Lyndon B. Johnson Space Center, Houston, Texas The PATTERNS scheduling tool was created to test the multi-plane concept of a Time Triggered Ethernet (TTE) network. The TTE network interface cards used in the Orion vehicle contain three physical network ports, referred to as planes. Each plane exists to serve as a redundant communication channel for each link in the network. The scheduler used prior to PATTERNS was the vendorprovided demonstration tool, TTE-demo-scheduler, which was unable to schedule Ethernet traffic in a manner that would allow the plane-specific and plane-independent tests required to be performed.

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Electromagnetic Waves Transformed from a Coherent to a Quasi-Coherent Nature

NASA’s Jet Propulsion Laboratory, Pasadena, California The transformation of naturally occurring electromagnetic waves called “chorus” from a coherent nature to a quasi-coherent nature when propagating a distance from its source was demonstrated. The aim of the mission was to study the energizing of electrons by the waves and also the loss of these particles by interaction with the waves. Both of these processes will be affected by the quasi-coherent nature of chorus. This work indicates that if coherent waves are not propagated in enhanced ionization ducting, the waves will become only quasi-coherent, and their effect of scattering trapped particles will be substantially diminished.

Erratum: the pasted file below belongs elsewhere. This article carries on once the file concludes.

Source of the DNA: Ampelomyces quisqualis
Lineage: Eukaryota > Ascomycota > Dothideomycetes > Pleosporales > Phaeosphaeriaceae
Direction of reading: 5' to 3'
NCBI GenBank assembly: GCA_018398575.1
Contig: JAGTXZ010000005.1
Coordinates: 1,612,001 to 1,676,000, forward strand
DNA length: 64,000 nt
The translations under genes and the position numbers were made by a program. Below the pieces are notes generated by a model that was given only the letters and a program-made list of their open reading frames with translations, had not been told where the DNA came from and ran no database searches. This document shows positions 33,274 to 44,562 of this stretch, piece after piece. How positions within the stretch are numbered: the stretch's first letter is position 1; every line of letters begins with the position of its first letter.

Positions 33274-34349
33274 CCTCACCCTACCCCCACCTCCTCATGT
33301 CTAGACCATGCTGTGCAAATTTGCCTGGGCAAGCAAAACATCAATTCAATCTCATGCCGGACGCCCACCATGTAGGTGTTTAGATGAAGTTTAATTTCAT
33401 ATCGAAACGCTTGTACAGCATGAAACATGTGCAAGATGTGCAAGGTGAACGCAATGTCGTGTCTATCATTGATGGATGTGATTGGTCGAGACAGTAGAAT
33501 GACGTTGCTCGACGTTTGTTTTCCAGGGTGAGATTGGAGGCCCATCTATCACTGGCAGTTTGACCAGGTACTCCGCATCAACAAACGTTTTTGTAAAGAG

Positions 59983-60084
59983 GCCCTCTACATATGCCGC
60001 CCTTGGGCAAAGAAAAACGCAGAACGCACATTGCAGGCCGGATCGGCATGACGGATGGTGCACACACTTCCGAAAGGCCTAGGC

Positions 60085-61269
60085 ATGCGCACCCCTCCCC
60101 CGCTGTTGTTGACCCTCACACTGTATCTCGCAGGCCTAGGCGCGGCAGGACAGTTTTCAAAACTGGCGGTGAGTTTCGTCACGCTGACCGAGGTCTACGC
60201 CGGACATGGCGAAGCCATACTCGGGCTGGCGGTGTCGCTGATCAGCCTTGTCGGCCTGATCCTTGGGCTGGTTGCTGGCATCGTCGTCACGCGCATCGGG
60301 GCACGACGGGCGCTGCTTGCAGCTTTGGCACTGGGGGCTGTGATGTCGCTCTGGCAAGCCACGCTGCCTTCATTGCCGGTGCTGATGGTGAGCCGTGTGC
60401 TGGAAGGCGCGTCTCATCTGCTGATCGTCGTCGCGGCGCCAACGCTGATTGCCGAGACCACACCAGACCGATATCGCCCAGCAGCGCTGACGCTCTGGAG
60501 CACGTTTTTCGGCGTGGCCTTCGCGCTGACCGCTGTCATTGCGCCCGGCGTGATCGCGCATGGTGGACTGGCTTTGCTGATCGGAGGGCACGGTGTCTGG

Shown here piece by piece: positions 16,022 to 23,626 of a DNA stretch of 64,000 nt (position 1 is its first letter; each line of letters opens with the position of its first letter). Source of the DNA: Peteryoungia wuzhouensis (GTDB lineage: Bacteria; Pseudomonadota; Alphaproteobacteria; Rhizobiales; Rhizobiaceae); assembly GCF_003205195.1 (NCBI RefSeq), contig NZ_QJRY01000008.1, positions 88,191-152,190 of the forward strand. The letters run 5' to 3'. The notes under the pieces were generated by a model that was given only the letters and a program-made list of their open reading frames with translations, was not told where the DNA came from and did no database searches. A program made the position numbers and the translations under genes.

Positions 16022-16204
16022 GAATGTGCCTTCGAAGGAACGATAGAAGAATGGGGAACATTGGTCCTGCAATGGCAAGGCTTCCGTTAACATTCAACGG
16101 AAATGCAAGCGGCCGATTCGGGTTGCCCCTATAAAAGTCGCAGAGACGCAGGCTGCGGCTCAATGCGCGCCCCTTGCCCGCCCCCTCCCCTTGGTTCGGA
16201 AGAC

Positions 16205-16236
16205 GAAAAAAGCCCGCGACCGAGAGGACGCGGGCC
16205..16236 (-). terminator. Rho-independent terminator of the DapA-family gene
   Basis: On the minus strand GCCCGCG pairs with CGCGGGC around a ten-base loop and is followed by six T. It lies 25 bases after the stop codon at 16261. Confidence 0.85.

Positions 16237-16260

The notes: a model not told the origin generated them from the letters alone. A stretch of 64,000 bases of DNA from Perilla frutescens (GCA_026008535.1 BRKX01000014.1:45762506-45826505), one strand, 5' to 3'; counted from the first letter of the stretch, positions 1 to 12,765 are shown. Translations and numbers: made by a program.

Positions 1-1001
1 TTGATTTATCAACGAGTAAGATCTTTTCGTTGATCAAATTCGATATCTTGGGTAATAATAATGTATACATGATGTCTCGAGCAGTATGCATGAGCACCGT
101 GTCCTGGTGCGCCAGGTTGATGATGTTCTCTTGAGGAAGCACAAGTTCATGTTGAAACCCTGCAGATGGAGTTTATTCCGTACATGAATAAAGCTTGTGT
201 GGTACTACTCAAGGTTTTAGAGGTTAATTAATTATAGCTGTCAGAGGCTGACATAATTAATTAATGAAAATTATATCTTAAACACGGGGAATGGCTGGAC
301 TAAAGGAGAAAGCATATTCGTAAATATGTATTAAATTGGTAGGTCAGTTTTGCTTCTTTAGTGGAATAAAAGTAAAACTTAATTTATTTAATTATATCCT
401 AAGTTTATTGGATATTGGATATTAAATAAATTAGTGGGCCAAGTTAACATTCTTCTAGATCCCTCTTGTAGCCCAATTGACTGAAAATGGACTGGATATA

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An Earth-Observing, Frequency-Agile Radar Receiver for RFI Mitigation

Applications include automotive collision-avoidance radar, cellular phone networks, and radar surveillance sensors for unmanned vehicles. NASA’s Jet Propulsion Laboratory, Pasadena, California The Soil Moisture Active Passive (SMAP) mission will have the first L-band radar/radiometer sensor suite dedicated to global measurements of soil moisture. For the radar sensor, the requirements for achieving high backscatter measurement accuracy from low-Earth orbit present a unique design challenge in the presence of terrestrial radio frequency interference (RFI). The SMAP radar shares the same 1,215 to 1,300 MHz spectrum used by high-power ground-based transmitters like air-route and defense surveillance radars, which can generate strong interference in a conventional fixed-frequency spaceborne radar. The noisy ground environment motivated the development of a frequency-hopping (self-tuning) feature in the radar design. As the SMAP spacecraft orbits across various regions of the Earth, the radar continually adjusts its RF operating frequency to quieter areas of the spectrum for improved fidelity in soil-moisture science data observations.

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Wireless Electrical Devices Using Floating Electrodes

Langley Research Center, Hampton, Virginia A wireless, connection-free, open circuit technology can be used for developing electrical devices like sensors that need no physical contact with the properties being measured. At the core of the technology is the SansEC (Sans Electrical Connections) circuit that is damage-resilient and environmentally friendly to manufacture and use.